As I write this, it’s mid-October. That means we’ve just passed the 80% mark on the calendar year.
And the remaining 20% includes several holidays. Probably some travel. Maybe even an actual vacation?
In other words: Next year will be here before we know it. So it’s a great time to conduct a quick review of your year so far, and to decide how you’ll close it out.
Today, I’ll offer you a simple, three-step challenge. It’s something you can complete in about 45 minutes, and it will sharpen your focus for the rest of your year.
Ready? Here we go.
STEP ONE: REVIEW
A thorough, top-to-bottom analysis of all the factors that contributed to this year’s outcomes is undeniably valuable.
It’s also beyond the scope of this quick challenge.
Here’s a quick way to review your year:
- Refer to the key objectives you established for this year. “Key” means there should be no more than three, and they should be ranked in declining order of importance.
- Analyze how you’re tracking relative to each of your key objectives. Are you at least 80% to your target for each? Can you realistically expect to achieve each objective by the end of the year?
You should be able to describe each of your three objectives by one of the following five descriptors:
A. Already there
B. Not there but very likely to achieve
C. Not there but somewhat likely to achieve
D. Not there and somewhat unlikely to achieve
E. Not there and very unlikely to achieve
At the end of this step, you’ll have a clear take on your progress toward your key objectives.
You may now check the Review box and move on to Diagnosis.
STEP TWO: DIAGNOSIS
As a guy who makes his living as a strategist, believe me when I say:
Diagnosis is the most overlooked aspect of strategy.
People always want to jump right into the “doing” – initiatives, projects, tactics. (Maybe you’ve had clients like this?)
But when you take time for diagnosis, you’re identifying underlying causes and drivers. You’re asking not just what happened, but why. Only then can you identify the best steps to take. Better diagnosis leads to better plans, which leads to better execution.
You’ve probably heard the term “post-mortem” in project management. It’s a valuable (but often overlooked) step in which we review an initiative in detail, to identify what worked and didn’t work.
So think of this step as an “early post-mortem.” No matter which of the five descriptors you assigned to your three objectives, take a few minutes to jot down some Whys and Whats:
- Why did I hit or miss this objective? What are the underlying factors that contributed to this result?
- If I missed (or believe I will miss) my objective, was the objective unreasonable, or was my approach to it unsuccessful?
- If I hit (or believe I will hit) my objective, was the objective too safe, or was my approach to it particularly successful?
- What went well? These are good things to double down on.
- What didn’t work? These are good things to fix or eliminate.
At the end of this step, you’ll have a blend of facts and hypotheses that explain why you hit or missed your key objectives.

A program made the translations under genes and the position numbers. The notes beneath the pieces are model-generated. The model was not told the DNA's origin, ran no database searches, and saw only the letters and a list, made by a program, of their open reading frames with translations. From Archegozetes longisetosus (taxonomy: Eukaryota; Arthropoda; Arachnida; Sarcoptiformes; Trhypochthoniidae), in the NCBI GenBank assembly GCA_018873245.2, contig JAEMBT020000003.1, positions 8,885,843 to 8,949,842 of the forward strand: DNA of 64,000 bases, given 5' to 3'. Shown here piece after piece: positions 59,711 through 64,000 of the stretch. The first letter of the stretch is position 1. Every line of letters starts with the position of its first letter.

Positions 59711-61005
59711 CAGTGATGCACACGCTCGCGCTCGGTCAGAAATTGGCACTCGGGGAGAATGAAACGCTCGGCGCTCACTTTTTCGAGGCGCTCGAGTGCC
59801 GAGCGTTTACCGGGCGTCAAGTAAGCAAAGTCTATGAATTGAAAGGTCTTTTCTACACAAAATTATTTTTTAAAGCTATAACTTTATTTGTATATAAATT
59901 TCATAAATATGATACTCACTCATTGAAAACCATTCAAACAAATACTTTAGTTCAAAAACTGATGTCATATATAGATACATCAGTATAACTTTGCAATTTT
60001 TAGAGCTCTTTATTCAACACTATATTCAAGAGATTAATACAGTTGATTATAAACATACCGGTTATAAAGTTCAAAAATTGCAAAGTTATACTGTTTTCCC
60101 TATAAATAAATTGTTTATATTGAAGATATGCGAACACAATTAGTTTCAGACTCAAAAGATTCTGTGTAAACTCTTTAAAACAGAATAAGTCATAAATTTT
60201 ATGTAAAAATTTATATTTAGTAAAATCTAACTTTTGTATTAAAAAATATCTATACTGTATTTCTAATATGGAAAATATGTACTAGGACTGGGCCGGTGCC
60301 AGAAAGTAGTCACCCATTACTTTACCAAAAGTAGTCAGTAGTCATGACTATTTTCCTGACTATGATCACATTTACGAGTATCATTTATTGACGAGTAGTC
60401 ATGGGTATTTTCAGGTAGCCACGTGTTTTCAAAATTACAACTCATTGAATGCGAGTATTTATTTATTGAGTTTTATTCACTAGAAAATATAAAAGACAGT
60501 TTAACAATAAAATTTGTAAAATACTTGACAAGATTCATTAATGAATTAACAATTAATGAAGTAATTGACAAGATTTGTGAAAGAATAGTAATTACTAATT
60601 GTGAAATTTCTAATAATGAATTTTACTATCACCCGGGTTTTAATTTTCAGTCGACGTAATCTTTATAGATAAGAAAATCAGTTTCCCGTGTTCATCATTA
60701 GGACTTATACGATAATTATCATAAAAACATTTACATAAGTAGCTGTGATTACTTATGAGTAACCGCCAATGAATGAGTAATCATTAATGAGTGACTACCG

You may now check the Diagnosis box and move on to Commitment.
STEP THREE: COMMITMENT
This is the core of the challenge.
Think of the following two questions as individual doors. As a matter of focus – a soloist’s best friend – you can only choose one door:
- What is one thing I can focus on to finish the year strong?
- What is one thing I can focus on to set myself up for success next year?
How do you choose a door? Here’s how I do it:
If I’m close to my objectives, I choose Door 1. I want to focus the rest of my year on getting the ball over the line.
If I’m way ahead or way behind my objectives – they’re either a done deal or a lost cause – then I choose Door 2. With this year a foregone conclusion, I want to get a jump on next year.
And how do you choose your “one thing” to focus on? It will hinge entirely on your Review and Diagnosis. Choose one initiative that will move your business meaningfully forward.
What are some examples?
To finish this year strong, you might:
- Triple your cold-outreach efforts, blocking time on your calendar to do so. (For something this crucial, I recommend first thing in the morning.)
- Be more proactive about communicating your specialty and your availability on social media. If you’ve already been giving away value on those platforms, your audience won’t mind a few “hire me!” posts.
To start next year strong, you might:
- Conduct a deep-dive on a social media platform that would be beneficial to your business by Nov. 3; develop a step-by-step plan for that platform by Nov. 10; and begin executing.
- Create a list of definitive blog topics in your area of expertise. Publish at least two long-form pieces that are related to your area of specialty by the end of the year. Look for ways to repurpose this content in Q1.
Whatever “one thing” you choose, put it at the center of your planning program, your morning reflection, or whatever tool you use. Give it the attention and priority it deserves.
I think you’ll also find that identifying this “one thing” takes the pressure off to do “everything.” It’s mentally freeing.
Again, everything described above can be finished in under an hour. I think you’ll find that’s a time investment with a solid return.
Here’s to a strong finish to this year and a strong start to next year!
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